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America's war on Islamic militants is not aimed at helping Syrian President Bashar al-Assad stay in power,” US Secretary of State John Kerry insisted Friday.
The top US diplomat sought to dispel wariness that the "laser focus" on fighting ISIL terrorists has distracted from efforts to end the three-year global war on Syria in which over 200,000 people have been killed.
"This campaign is not about helping President Bashar Assad of Syria," Kerry shot back in an opinion piece Friday in the Boston Globe.
"We are not on the same side as Assad -- in fact, he is a magnet that has drawn foreign fighters from dozens of countries to Syria." "Assad lost legitimacy a long time ago," Kerry stressed.
US efforts to train and equip militants of the so-called Syrian opposition to fight ISIL terrorists "will promote conditions that can lead to a negotiated settlement that ends this conflict."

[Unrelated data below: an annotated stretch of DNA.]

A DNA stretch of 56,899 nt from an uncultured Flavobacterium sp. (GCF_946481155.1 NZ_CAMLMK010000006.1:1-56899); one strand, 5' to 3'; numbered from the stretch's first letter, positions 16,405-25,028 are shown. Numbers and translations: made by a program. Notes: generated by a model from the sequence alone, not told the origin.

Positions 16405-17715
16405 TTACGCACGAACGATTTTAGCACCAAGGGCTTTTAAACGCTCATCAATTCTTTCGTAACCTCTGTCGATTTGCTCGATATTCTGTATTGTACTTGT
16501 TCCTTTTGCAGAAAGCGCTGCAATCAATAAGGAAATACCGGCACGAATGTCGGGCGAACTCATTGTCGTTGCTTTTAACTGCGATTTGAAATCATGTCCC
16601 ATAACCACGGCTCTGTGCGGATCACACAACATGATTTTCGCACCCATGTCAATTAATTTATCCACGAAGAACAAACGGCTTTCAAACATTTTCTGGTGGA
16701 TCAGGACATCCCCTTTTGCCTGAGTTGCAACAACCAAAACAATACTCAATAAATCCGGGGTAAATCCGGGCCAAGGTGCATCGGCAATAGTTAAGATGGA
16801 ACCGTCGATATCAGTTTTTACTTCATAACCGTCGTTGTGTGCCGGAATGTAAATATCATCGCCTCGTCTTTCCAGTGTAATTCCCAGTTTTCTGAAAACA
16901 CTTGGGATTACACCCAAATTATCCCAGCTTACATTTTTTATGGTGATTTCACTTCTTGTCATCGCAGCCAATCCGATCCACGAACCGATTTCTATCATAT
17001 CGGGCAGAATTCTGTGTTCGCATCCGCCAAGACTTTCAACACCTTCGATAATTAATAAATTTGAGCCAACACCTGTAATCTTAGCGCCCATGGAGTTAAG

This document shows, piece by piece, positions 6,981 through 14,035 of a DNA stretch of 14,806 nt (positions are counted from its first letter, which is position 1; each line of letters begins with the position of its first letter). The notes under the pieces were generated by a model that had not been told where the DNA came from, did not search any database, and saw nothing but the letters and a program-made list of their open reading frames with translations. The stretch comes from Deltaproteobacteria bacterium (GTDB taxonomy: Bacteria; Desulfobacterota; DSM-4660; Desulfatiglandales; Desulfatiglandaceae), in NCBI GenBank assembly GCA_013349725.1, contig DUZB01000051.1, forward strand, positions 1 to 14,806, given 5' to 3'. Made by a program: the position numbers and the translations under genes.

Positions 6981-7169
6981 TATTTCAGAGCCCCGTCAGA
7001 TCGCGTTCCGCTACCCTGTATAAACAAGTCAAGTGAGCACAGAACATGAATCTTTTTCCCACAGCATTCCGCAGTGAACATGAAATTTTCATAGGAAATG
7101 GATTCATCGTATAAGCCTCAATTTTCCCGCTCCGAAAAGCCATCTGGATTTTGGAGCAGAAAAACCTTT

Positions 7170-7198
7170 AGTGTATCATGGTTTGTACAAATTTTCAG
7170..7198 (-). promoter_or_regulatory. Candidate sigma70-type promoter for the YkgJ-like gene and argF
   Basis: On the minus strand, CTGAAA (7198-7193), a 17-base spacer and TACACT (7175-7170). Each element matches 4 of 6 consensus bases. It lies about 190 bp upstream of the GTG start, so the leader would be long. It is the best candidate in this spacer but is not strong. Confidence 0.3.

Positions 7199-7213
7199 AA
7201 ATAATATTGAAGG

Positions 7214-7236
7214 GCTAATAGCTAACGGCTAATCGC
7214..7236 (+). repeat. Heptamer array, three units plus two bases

But new Iraqi Prime Minister Haider al-Abadi told US reporters on Thursday that he had only backed the air strikes in Syria after being told that the Syrian army would not be targeted.
"We had a lengthy discussion with our American friends, and what they emphasized is their aim in Syria is not to destabilize Syria," Abadi said, quoted by the New York Times. Instead the aim was "to diminish the capability of Daesh," Abadi said, using the Arabic term for ISIL.
The Iraqi prime minister also said the United States had asked him to send a message via one of his advisors to the Assad government that it would not be a target of the strikes.
The fight against ISIL in Syria was raised in "in-depth" talks this week between Kerry and Lavrov, a State Department official confirmed.
"The US and Russia share an interest in defeating the kind of violent extremism that ISIL represents," the senior US official told a small group of reporters